Edgar G. Ulmer
From the gutters of Poverty Row came a movie that, perhaps more than any other, epitomizes the dark fatalism at the heart of film noir. As he hitchhikes his way from New York to Los Angeles, a down-on-his-luck nightclub pianist (Tom Neal) finds himself with a dead body on his hands and nowhere to run—a waking nightmare that goes from bad to worse when he picks up the most vicious femme fatale in cinema history, Ann Savage’s snarling, monstrously conniving drifter Vera. Working with no-name stars on a bargain-basement budget, B auteur Edgar G. Ulmer turned threadbare production values and seedy, low-rent atmosphere into indelible pulp poetry. Long available only in substandard public domain prints, Detour haunts anew in its first major restoration.
Restored by the Academy Film Archive and The Film Foundation in collaboration with Cinémathèque Royale de Belgique, The Museum of Modern Art, and the Cinémathèque Française. Restoration funding provided by the George Lucas Family Foundation.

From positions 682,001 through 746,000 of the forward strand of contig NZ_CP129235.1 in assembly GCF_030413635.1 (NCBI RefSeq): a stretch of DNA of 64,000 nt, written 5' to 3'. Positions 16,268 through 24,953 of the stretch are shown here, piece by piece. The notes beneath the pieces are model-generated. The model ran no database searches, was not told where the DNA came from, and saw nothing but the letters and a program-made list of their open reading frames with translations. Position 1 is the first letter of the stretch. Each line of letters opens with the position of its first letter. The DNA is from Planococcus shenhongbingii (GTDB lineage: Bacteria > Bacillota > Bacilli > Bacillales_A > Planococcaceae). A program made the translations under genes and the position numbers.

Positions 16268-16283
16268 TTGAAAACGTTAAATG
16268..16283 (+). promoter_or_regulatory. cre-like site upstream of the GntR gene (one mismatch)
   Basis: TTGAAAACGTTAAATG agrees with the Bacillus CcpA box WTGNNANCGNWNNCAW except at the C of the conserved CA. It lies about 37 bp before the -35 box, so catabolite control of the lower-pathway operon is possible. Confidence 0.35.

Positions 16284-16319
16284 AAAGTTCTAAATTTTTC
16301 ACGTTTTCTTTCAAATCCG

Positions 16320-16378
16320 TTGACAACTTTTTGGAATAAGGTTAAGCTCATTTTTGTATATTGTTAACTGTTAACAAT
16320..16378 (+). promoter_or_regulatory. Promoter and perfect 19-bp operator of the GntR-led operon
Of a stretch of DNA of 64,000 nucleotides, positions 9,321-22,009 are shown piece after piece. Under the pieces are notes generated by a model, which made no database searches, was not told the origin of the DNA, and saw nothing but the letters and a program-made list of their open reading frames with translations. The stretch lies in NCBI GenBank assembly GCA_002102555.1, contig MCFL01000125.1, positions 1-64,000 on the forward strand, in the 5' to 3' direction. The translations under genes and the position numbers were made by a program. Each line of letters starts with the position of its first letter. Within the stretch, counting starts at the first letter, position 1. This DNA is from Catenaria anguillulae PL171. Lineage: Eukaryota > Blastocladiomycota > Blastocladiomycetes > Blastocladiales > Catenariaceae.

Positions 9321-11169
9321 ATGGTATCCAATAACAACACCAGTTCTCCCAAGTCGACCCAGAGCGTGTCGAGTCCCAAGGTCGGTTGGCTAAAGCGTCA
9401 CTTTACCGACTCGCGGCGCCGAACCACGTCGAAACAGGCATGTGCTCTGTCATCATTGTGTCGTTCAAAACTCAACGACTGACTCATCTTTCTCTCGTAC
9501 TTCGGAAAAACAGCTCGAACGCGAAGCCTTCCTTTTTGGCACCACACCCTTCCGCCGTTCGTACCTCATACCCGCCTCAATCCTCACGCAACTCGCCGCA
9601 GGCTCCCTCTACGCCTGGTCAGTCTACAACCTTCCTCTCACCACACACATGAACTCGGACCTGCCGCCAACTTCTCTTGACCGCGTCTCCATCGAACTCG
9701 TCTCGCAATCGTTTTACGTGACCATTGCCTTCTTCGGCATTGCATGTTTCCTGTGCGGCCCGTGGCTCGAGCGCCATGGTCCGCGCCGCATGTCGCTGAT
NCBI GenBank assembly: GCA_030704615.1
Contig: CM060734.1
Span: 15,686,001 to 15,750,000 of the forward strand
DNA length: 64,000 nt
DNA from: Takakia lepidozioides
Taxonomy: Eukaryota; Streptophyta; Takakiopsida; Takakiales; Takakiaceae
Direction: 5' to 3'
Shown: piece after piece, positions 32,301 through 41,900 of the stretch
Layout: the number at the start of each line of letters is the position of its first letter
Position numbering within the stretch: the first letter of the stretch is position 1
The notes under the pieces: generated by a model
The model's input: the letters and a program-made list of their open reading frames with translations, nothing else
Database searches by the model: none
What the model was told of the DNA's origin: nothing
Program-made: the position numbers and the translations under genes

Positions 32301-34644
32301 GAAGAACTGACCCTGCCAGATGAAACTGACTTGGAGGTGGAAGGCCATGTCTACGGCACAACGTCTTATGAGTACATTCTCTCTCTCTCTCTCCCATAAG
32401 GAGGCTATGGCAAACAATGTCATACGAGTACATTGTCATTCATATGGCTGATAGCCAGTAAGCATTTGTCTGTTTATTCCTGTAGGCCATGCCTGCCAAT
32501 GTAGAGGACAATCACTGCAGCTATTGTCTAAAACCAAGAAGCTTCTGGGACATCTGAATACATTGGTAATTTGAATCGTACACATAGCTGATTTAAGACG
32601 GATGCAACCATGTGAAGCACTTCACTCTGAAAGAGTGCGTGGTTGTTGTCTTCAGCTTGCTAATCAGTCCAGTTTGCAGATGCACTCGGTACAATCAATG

Janus Films is proud to present a touring retrospective spanning Abbas Kiarostami’s nearly five-decade career. This series includes new restorations, undertaken by the Criterion Collection and MK2, of The Koker Trilogy, Taste of Cherry, The Wind Will Carry Us, and rarely screened shorts and documentaries.
Seattle, 1984. Taking their camera to the streets of what was supposedly America’s most livable city, filmmaker Martin Bell, photographer Mary Ellen Mark, and journalist Cheryl McCall set out to tell the stories of those society had left behind: homeless and runaway teenagers living on the city’s margins
DCP, Blu-ray, DVD